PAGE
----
Table of Contents
ISRN Education
Volume 2014, Article ID 728153, 8 pages
Research Article

Strategic Use of English to Study Science: A Perspective from Communities of Practice

RCSI Bahrain, P.O. Box 15503, 228 Adliya, Bahrain

Received 19 November 2013; Accepted 22 December 2013; Published 4 February 2014

Academic Editors: F. Jimenez and G. Olive

Copyright © 2014 Aneta Hayes and Nazia Al-Amri. This is an open access article distributed under the Creative Commons Attribution License, which permits unrestricted use, distribution, and reproduction in any medium, provided the original work is properly cited.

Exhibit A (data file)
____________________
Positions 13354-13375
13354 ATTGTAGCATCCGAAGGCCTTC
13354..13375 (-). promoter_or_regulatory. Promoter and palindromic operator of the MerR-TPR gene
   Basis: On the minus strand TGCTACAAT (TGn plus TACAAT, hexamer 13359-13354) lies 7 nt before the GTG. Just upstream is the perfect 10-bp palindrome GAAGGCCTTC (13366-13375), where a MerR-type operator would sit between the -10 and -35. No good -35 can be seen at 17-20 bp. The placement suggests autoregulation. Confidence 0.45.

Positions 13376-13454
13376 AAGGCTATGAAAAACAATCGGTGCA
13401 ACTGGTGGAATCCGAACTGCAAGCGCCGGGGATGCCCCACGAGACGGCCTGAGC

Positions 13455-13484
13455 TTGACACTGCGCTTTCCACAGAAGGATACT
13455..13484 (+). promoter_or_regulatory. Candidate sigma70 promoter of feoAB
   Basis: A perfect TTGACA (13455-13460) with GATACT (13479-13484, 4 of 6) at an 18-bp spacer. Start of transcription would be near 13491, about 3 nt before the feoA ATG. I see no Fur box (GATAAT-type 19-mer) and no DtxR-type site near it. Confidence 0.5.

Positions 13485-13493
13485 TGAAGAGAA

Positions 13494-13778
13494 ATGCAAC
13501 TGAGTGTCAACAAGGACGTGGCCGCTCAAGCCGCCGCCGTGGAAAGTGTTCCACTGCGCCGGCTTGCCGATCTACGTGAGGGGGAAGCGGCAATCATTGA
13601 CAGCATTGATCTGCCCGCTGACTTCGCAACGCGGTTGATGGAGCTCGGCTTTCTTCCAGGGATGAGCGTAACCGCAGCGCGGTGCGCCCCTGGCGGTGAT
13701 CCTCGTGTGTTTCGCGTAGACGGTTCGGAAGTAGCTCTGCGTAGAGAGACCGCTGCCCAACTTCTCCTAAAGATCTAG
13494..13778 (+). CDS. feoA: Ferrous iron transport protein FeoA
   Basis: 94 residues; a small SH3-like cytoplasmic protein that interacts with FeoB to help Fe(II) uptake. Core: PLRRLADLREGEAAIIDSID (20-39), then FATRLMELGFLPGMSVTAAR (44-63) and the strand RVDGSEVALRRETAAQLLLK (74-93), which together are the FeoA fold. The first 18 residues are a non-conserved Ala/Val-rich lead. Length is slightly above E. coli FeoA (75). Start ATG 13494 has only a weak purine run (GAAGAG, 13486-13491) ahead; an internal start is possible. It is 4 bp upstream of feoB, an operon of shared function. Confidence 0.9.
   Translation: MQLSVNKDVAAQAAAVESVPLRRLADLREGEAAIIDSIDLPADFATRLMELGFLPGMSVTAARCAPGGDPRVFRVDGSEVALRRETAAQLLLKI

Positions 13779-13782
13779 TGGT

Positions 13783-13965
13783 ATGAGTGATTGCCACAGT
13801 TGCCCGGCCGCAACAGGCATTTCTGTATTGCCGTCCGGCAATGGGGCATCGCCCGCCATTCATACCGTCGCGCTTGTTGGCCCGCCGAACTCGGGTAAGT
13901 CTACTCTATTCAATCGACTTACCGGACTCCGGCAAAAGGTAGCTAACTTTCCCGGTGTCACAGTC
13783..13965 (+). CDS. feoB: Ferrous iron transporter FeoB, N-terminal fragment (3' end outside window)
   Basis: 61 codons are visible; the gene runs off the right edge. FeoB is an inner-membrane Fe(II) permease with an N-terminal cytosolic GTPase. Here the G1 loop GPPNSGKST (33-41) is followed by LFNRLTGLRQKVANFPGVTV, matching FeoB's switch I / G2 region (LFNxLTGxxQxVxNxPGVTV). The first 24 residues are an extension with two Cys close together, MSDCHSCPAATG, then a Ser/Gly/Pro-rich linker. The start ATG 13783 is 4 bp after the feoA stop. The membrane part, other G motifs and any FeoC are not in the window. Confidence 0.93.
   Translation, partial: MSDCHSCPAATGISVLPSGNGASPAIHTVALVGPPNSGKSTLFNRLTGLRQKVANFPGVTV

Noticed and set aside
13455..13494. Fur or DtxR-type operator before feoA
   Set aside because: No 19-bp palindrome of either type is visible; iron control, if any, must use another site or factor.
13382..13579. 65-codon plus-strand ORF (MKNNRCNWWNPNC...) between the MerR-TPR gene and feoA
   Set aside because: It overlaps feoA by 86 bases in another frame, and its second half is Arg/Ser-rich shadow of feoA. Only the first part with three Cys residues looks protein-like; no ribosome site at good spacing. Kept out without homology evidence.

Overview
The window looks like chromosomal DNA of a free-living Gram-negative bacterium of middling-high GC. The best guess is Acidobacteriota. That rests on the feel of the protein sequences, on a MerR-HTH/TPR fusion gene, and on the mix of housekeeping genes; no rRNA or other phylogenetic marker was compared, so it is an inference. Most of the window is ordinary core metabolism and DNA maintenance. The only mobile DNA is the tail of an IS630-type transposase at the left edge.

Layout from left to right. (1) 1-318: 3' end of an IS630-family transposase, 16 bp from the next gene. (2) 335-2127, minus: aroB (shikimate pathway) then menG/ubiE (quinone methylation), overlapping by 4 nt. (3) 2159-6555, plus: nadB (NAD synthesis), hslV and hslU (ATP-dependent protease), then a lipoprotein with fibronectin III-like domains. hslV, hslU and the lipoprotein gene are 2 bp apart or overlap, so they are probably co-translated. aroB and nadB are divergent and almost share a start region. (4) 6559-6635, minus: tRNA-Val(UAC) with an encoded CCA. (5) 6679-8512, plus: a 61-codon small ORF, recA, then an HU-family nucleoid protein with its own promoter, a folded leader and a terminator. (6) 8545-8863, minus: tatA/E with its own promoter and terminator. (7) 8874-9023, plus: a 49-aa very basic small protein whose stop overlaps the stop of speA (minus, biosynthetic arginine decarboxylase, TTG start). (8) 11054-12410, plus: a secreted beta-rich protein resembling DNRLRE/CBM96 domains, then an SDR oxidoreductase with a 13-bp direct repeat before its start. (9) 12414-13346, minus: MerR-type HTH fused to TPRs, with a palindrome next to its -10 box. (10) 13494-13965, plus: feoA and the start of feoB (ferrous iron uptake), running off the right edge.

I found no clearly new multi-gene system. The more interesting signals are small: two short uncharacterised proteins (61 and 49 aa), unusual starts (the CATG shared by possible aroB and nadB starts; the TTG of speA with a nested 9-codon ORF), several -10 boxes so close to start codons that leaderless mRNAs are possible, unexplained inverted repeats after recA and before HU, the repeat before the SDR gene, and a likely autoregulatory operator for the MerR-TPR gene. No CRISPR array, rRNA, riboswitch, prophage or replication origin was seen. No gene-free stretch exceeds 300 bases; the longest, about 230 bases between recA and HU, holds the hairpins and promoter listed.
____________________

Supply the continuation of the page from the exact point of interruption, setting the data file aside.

This research is underpinned by the sociocultural perspective of communities of practice which situates learning and students’ use of strategic actions to achieve the desired goals in the practices of their communities. Strategic use of the English language is the focus of this study and the aim of this research was to establish whether differences in the strategic use of writing skills in English exist between students of various educational backgrounds. A self-reporting questionnaire on the writing strategy use was distributed among 94 students enrolled in the Foundation Year in one university. The questionnaire items were classified into subgroups, including cognitive, metacognitive, social, affective, compensation, memory, and negative strategies. The results showed that no differences exist among students in all groups in terms of the overall strategy use and in each questionnaire subgroup. Data was analysed using the Mann-Whitney U test and the Kruskal-Wallis one-way analysis of variance. All results were statistically insignificant. The findings from this study have implications for the theory of communities of practice, suggesting that sources of student choices regarding the use of English skills to study science might be related more to their individual agency rather than specific communities of practice.